The goal of the new logo is to visually establish the connection between the state service commission and the various National Service programs established by the Corporation for National and Community Service. Print and web-friendly copies of the new Volunteer Maine logo are available to the media immediately upon request, and will be made available online in the coming weeks.

 

Applications Now Open for Top Gun Central Maine 2020

The Harold Alfond Institute for Business Innovation at Thomas College in Waterville, in partnership with the Central Maine Growth Council, announced that it will host a “Top Gun” program starting in early 2020 for entrepreneurs in Kennebec and Somerset counties, as well as in the communities of Burnham, Unity, Thorndike, Freedom and Troy, according to a news release from Thomas College.

This program is open to businesses in all industries and sectors. It concentrates on early stage businesses and those that are looking to get to the next level.

The Top Gun program is overseen by the Maine Center for Entrepreneurs and is designed to provide a cohort of eight to 10 businesses with top-level instruction and mentorship over a 15-week duration. Entrepreneurs enrolled in the program will move through a designed curriculum that will bring industry and topic experts into the classroom weekly to assist participating individuals in taking their businesses to the next level.

In addition to the weekly programming and mentoring that the program provides, participating entrepreneurs will also work toward developing a business pitch that they will deliver in a competition within their cohort. Two of the entrepreneur’s business pitches will be selected from each regional program to compete in the state Top Gun Showcase business pitch competition at the end of the program. Prior participants have competed for a cash prize of $25,000, according to the release.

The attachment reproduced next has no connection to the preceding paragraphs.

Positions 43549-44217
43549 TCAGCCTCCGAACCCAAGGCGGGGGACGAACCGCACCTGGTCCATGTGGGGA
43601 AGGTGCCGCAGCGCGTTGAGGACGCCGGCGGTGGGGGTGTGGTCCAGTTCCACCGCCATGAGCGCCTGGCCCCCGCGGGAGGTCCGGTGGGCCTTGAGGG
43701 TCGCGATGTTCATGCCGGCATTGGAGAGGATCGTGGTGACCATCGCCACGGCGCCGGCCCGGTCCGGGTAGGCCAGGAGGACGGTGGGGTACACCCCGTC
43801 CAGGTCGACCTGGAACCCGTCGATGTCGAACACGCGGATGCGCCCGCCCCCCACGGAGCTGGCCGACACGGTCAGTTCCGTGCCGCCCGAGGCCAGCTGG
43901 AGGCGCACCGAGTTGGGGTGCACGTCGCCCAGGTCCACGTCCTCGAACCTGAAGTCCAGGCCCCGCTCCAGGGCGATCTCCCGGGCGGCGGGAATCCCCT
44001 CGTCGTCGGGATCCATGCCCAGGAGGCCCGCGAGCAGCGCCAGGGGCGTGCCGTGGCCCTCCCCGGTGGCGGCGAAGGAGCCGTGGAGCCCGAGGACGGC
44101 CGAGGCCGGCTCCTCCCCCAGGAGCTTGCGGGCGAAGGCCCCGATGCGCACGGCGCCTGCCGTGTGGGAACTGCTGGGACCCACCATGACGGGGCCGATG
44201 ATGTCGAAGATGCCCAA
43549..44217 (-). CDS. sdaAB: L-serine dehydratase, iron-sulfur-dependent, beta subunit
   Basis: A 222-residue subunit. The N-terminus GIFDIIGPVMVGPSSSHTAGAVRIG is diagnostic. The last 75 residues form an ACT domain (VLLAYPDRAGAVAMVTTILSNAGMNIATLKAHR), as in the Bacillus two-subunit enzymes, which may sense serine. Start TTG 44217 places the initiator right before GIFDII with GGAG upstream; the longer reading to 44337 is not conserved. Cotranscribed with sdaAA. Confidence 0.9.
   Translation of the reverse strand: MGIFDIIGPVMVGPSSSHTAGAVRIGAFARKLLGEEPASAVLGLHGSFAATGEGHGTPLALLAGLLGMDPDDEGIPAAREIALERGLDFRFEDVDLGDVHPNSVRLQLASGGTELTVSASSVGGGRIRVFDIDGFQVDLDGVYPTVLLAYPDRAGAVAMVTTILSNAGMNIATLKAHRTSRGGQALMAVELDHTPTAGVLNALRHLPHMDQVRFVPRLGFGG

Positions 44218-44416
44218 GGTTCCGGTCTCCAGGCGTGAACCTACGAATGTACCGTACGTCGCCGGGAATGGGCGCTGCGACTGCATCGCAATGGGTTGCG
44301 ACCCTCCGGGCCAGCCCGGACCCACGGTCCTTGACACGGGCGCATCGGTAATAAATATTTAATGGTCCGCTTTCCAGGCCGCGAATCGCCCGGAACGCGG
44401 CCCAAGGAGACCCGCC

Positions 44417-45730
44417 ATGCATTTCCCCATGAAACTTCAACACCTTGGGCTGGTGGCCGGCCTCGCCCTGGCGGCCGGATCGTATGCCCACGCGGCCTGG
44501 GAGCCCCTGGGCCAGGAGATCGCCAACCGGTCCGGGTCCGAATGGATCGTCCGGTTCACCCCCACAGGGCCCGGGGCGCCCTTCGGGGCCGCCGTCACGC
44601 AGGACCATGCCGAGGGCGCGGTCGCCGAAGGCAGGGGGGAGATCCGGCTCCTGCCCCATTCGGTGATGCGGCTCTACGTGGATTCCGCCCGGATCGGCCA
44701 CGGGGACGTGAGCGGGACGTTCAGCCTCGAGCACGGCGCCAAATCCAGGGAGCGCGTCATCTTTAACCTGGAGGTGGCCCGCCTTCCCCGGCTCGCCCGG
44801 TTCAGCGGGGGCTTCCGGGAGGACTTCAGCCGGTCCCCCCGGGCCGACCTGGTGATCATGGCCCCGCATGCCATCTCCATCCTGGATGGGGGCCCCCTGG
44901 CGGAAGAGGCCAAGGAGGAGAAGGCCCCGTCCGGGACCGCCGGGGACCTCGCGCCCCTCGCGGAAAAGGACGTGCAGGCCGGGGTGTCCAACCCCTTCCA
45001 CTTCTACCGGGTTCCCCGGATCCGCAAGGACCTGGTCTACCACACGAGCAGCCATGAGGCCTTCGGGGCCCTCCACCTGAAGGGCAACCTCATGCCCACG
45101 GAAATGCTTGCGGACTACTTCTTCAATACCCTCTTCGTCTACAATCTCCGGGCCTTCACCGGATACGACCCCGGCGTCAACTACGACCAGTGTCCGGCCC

The program is provided to participating businesses for a low fee of $500 through grant assistance that the Maine Center for Entrepreneurs received from the Small Business Administration, along with sponsorship provided by the Harold Alfond Institute for Business Innovation.

Entrepreneurs that are within the geographic area that could benefit from this instruction, should go to mced.biz to submit an application for selection into the program or thomas.edu/institute for more information. Applications are being accepted until Nov. 20.